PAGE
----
Better and Better...
I have never been one to think I would have a blog. There are so many out there already that it’s like, really, what could I have to say that isn’t already out there? But recently, some friends have told me that I should start one and so here we are. My only promise is that I will be real and it will be random. Real random. Sometimes it may have to do with hand lettering or calligraphy, sometimes it may not. Today, the first plog (why not change it to a ‘p’ for peculiar? plus it reminds me of pogs) is definitely not about lettering…but I hope you will find it enlightening or interesting in some way or another.
There have been lots of changes in my life in the last few years and I have experienced some traumatic episodes over the course of my twenties, as many of us have in our life. At too young of an age, my dad died at age 57, which no doubt came as a complete shock - a heart attack in 2016. I don’t know if we are ever prepared for losing a parent even when we know it is imminent. I can say that I am glad he didn’t go through a long period of suffering. Dad (Roger or ‘Rog’) had always been very open with me and my brother. Probably the definition of too open. He shared history, his feelings and his own experiences with us - and he knew history well since that was his major in college. I learned so much about life and love from him but we also had a troubled relationship.
One of the greatest things I learned from him was to question everything. The old quote that goes something like ‘believe nothing that you hear and only half of what you see’ created quite the cynic in a young me. Today I am thankful for that because as I get older, I realize that it has allowed me to think independently. Though I do listen, I don’t rely on what others tell me - I do my own research. If it then proves to be true, I have learned something in more than one way. That’s not to say I walk around with a chip on my shoulder, disbelieving everything going on around me. Quite the opposite really as I am almost too observant. I have been “over” sensitive for as long as I can remember - taking on the burden of the feelings of those around me. Now I understand it as being an empath and I can handle that much better as long as I am protecting my innermost heart.
As I mentioned earlier the troubled relationship I had with dad, I inherited his propensity toward the dark side of life and I suffered from depression and anxiety (like so many of us) for over 17 years. I tried therapy, I tried antidepressants, I tried drugs (no shock)…I tried everything — nothing helped. I found out recently via peer-reviewed psychiatric journals about an effective new way of helping treatment “resistant” or “refractory” depression. Ketamine, which has been used since the 70’s (or earlier) as an anesthetic (but mostly known as a club drug to my generation) had proven to be a very effective treatment for PTSD, anxiety, depression and that ilk, having somewhere between a 65-85% efficacy rate. I decided that there was no price to put on my happiness, knowing inside that I was capable of getting through this world more easily than I had been and there must be a light at the end of the tunnel. Once I’ve set my mind on something, I will accomplish it.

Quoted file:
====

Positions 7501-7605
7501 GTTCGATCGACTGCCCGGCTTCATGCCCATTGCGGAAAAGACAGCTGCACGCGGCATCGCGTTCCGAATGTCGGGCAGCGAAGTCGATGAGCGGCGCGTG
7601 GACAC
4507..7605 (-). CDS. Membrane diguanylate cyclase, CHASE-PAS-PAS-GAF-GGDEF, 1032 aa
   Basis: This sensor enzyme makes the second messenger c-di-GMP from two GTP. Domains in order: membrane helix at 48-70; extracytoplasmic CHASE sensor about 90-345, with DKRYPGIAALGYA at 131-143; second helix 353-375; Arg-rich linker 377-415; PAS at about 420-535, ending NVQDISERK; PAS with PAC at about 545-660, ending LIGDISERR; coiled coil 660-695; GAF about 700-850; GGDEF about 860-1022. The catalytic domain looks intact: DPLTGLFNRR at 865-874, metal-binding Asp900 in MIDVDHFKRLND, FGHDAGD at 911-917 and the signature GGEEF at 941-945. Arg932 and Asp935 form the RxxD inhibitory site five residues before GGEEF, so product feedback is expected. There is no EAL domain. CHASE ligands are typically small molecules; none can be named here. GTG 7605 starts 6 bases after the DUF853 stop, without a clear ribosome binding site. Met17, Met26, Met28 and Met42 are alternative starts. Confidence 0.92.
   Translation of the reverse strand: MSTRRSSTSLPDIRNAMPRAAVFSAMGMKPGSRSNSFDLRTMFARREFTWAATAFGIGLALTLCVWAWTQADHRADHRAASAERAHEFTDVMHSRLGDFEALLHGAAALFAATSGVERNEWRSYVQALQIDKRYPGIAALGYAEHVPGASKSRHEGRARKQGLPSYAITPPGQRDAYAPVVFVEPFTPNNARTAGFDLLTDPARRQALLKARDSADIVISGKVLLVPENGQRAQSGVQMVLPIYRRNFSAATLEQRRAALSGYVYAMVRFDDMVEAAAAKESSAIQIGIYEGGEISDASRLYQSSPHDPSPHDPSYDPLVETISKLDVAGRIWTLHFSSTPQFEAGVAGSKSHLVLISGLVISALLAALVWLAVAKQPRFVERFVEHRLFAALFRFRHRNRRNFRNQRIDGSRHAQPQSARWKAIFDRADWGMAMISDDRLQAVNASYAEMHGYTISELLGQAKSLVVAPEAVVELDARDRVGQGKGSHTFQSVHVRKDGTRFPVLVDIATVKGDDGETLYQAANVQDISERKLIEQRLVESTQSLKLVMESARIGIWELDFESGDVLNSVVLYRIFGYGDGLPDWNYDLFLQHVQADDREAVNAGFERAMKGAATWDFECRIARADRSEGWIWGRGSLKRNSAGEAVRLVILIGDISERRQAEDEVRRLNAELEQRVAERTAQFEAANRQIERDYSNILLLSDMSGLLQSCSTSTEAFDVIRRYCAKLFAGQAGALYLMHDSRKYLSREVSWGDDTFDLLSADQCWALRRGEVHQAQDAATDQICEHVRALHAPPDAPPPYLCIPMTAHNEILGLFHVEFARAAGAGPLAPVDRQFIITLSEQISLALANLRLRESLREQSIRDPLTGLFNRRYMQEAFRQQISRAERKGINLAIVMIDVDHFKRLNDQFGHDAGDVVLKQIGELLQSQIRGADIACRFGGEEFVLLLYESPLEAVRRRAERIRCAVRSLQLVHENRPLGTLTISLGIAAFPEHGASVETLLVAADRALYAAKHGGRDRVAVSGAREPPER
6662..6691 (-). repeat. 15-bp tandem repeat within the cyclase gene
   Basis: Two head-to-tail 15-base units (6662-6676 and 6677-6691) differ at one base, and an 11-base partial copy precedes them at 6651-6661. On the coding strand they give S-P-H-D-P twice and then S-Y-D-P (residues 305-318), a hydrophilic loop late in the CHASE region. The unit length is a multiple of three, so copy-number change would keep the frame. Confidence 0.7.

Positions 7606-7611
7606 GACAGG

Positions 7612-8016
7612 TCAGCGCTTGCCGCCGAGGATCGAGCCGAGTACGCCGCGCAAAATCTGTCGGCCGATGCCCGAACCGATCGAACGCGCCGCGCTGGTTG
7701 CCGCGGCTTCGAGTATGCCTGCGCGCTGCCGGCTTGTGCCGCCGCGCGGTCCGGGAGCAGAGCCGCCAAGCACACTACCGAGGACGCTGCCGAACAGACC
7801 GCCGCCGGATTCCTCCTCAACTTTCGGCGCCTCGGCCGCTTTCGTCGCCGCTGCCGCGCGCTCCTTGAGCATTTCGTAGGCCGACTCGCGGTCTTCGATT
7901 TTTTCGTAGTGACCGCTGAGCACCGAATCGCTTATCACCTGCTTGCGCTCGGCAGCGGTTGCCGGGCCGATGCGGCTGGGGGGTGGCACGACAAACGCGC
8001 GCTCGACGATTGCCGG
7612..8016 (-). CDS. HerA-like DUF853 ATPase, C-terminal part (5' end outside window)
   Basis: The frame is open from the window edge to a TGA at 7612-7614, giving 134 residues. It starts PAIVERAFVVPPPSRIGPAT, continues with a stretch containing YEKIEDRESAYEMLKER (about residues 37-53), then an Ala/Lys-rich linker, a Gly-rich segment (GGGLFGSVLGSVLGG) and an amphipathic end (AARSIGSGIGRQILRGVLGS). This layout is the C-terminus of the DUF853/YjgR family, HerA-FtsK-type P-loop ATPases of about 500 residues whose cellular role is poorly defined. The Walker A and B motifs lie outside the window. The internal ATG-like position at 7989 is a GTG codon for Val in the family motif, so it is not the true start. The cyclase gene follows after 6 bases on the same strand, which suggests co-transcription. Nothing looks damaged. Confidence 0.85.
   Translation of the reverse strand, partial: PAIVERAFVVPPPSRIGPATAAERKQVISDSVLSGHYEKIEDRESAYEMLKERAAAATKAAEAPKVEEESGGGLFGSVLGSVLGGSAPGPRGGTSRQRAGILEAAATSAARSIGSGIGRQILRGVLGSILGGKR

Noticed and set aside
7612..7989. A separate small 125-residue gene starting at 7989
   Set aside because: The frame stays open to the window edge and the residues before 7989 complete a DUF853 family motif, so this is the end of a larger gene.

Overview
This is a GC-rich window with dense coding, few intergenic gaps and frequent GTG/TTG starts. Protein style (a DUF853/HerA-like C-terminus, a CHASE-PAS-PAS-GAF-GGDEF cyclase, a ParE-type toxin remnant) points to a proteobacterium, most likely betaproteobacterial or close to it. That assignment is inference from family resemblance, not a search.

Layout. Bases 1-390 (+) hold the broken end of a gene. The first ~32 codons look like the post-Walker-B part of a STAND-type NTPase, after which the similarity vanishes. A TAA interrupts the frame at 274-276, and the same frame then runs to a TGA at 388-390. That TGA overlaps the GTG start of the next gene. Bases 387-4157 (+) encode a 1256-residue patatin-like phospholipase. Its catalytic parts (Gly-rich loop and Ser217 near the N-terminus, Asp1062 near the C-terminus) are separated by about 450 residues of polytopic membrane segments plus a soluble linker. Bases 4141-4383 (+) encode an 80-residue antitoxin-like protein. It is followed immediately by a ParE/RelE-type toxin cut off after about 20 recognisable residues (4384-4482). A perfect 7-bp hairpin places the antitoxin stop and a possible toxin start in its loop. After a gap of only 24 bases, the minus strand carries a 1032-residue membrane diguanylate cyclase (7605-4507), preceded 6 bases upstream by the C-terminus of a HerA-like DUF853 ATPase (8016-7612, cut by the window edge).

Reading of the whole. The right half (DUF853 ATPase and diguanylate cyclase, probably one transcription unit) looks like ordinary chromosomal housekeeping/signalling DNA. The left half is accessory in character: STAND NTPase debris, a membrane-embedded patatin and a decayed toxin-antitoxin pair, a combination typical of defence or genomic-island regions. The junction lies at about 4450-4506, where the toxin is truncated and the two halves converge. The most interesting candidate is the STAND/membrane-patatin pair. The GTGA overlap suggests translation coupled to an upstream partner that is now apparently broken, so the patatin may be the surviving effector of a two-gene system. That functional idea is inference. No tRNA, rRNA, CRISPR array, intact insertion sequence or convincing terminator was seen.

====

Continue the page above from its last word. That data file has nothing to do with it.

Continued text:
I went to see a doctor in Sarasota, FL and it turned out he was absolutely amazing - bedside manner, knowledge, overall understanding of the condition he is helping patients with. Over the course of the three infusions (during which I cannot describe time, space or what the hell happened), I received the treatment I had read so much about. I should note that this should not be done by doctors who don’t have experience with the drug - just trust me on that. Even though you couldn’t kill someone with it if you tried, you can certainly worsen the problem(s) a person is already having if you don’t know what you’re doing. The doctor in Sarasota (if interested, email me for his name - and I would definitely not recommend going to the clinic in Dothan) said that very slowly, my depression, anxiety and PTSD would begin to get better. Perhaps even my friends and family would notice before I did.
Turns out…he was right! Here is a great example of how things have been improving: I took at least a year away from hand lettering, something I had finally found a true passion in as I was entering my thirties. I couldn’t pick up a pen or one of my many supplies - even think about being creative. About a week after the infusions, I was back at it. I was learning new tips for hand lettering and writing again to express myself (it does help). I began to feel that the world wasn’t as bad as I thought and the judgments of others truly reflected on them, not me (I have always worried too much what people think).
So here I am, doing my hand lettering again, coming up with new ideas, writing this blog. I am more than grateful for having the privilege to afford such a treatment and I wonder when it will become more accessible for the masses. Right now, it is said that around 16 million people in the United States are depressed or have had a major depressive episode in the past year. One-third of those 16 million people do not respond to traditional treatments. This is an absolute breakthrough for people like me who are at the end of the road, barely getting by. So for this reason, I wanted to share it publicly so that if even one person can benefit from it in the way that I have it will be worth it.
So that is it for now. I am off to do some creative projects in my studio (which I just painted, by the way! How is that for feeling better?!) …I hope to continue to keep this up. If you are interested in anything I’ve written, send me a message. I am always up for discussing ideas and thoughts.